I needn't have worried. The equipment stations were set up in the demo yard at General Equipment & Supplies, Inc., so it was very hard to damage something unless you were trying to replicate the car-chase-through-the-mall scene from "The Blues Brothers."
Once I climbed into the cab, I learned the equipment was a lot easier to operate than anticipated. Some of the newer stuff is so sophisticated that, if programmed to dig a trench only 4 feet deep, it will absolutely refuse to dig another inch further.
The controls are a lot like joysticks, which may be why the gamer-savvy participants from local high schools seemed to take to the equipment like a 12-year-old takes to Tik-Tok. If the controls had been two levers on a yellow triangular console - like they were on my family's Radio Shack Pong game - I could have successfully dug a trench to Michigan. But these controls were a bit more Next-Gen than that.
Thankfully, my very first trial run that day was on a machine that didn't seem quite as intimidating: a pint-sized Bobcat skid steer. The training operator turned out to be someone I knew, Swanston Equipment President Molly Swanston. The mischievous Molly had concocted a game to make our lesson a bit more interesting: The goal was to maneuver the skid steer's bucket so it could scoop up a basketball perched atop a construction pylon, then swing it around and plunk the ball in a 5-gallon pail.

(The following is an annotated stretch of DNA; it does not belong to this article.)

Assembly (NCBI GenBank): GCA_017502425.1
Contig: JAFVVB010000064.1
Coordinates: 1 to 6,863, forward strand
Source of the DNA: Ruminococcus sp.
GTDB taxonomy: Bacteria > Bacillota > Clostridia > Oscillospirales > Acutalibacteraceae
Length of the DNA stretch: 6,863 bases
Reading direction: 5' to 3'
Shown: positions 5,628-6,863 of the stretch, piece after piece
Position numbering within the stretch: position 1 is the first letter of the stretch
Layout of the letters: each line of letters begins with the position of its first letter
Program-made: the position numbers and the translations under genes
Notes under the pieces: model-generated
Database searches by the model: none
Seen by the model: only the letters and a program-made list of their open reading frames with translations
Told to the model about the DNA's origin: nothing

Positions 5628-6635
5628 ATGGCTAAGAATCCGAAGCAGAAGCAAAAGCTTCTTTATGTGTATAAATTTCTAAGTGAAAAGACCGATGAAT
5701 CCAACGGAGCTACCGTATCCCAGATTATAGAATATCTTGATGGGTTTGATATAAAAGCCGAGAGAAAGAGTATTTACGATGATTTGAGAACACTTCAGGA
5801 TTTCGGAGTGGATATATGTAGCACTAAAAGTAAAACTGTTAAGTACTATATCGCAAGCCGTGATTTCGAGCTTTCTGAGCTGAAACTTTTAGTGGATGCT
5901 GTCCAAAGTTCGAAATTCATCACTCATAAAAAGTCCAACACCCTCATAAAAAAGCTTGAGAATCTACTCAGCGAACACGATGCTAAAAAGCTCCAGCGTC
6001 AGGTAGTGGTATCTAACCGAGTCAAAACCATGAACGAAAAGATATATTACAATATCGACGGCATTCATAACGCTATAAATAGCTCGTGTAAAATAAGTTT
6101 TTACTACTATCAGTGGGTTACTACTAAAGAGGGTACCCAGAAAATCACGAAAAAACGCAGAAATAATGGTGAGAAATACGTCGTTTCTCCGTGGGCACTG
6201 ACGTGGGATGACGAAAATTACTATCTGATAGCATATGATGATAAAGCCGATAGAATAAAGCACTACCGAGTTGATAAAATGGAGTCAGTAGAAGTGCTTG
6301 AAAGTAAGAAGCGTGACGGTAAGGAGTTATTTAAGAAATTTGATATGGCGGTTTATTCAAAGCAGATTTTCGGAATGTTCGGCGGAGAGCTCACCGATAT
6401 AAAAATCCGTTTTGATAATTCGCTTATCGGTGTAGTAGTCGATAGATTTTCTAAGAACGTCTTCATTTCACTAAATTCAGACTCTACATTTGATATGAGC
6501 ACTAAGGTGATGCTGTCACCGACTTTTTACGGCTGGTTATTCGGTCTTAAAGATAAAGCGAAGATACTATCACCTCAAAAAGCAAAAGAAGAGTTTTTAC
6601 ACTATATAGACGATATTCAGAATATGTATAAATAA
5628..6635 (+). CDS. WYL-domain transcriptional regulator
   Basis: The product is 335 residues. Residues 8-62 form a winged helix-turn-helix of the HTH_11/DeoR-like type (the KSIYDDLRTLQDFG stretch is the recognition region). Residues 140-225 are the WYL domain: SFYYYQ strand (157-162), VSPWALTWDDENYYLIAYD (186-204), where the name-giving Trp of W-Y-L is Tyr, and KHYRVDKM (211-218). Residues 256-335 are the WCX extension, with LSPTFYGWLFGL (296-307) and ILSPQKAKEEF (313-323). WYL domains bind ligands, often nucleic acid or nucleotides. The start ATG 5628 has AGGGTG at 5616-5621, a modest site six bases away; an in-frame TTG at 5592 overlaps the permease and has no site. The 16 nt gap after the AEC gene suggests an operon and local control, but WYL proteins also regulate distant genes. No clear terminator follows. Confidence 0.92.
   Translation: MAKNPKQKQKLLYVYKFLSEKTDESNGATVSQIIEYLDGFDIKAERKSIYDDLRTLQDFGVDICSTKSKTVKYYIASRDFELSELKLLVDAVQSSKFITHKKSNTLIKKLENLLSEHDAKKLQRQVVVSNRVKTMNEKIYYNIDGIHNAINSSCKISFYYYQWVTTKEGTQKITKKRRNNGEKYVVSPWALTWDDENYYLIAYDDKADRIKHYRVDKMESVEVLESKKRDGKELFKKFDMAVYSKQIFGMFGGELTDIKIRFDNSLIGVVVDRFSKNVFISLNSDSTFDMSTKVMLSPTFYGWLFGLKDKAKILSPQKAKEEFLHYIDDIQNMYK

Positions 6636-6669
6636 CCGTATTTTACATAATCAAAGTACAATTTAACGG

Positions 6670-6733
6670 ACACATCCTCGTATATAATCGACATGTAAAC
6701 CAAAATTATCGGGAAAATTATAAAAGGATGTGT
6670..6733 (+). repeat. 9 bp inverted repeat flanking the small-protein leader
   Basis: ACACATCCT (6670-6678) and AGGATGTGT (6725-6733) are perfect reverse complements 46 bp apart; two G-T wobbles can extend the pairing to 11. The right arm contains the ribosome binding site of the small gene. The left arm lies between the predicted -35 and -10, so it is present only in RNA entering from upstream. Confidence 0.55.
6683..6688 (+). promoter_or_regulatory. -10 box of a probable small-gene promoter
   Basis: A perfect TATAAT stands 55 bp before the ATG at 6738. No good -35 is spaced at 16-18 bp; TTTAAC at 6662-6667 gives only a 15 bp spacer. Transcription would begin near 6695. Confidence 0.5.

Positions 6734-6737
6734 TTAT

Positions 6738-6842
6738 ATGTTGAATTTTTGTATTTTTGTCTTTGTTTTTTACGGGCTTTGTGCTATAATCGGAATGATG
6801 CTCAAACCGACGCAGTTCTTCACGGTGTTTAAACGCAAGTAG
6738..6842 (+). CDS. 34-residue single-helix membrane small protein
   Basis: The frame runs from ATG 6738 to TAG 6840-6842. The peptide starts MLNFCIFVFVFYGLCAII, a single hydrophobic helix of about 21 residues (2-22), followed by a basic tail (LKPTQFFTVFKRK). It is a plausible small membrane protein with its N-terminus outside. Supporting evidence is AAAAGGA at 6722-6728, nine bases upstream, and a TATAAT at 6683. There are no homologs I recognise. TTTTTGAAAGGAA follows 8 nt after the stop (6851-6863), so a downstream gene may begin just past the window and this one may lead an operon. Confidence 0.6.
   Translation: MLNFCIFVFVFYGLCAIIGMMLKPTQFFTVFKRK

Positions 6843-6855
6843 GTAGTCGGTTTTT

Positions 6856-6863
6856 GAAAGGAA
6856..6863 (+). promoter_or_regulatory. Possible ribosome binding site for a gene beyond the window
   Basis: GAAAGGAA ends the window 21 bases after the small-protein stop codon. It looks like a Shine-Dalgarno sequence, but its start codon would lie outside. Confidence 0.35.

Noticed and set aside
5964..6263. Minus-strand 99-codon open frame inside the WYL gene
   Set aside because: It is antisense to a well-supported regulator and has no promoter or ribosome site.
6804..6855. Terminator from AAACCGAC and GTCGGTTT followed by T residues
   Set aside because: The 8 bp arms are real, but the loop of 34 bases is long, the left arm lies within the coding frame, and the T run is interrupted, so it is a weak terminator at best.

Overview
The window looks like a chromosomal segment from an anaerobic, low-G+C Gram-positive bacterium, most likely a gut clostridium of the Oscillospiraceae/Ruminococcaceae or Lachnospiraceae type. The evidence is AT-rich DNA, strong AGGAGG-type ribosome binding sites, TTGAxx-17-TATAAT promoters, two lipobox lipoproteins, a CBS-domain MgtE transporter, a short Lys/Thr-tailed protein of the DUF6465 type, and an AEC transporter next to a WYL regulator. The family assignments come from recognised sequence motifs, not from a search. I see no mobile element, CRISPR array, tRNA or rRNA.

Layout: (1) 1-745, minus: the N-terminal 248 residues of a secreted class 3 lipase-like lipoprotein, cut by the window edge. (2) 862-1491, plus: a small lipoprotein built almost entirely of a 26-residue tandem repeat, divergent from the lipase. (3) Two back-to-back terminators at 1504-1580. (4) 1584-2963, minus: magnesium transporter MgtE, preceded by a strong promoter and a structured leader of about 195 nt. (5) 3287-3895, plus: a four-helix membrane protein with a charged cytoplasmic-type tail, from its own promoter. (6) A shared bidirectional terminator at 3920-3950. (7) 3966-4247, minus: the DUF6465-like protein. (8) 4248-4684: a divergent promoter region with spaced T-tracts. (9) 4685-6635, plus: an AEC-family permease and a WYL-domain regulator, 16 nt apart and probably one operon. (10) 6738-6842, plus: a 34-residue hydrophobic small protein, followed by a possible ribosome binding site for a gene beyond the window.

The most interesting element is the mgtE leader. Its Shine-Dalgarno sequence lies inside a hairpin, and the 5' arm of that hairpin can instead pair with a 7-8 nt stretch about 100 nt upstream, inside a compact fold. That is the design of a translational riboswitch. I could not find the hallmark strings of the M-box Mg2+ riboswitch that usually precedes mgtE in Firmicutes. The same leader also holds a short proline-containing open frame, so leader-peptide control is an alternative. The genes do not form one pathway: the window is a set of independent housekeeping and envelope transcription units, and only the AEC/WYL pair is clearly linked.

With all due respect to Molly, this seemed inordinately complex to me. When does one need to use a skid steer to pick up basketballs in the real world anyway? Couldn't I just use it to knock down an outhouse?
When it became obvious I wasn't going to pick up the ball anytime in this decade, Molly kindly suggested I just try moving the pylon. At some point, I mixed up my levers and crushed the orange pylon like a bug. It popped back into place, but my ego didn't.
Next station, please.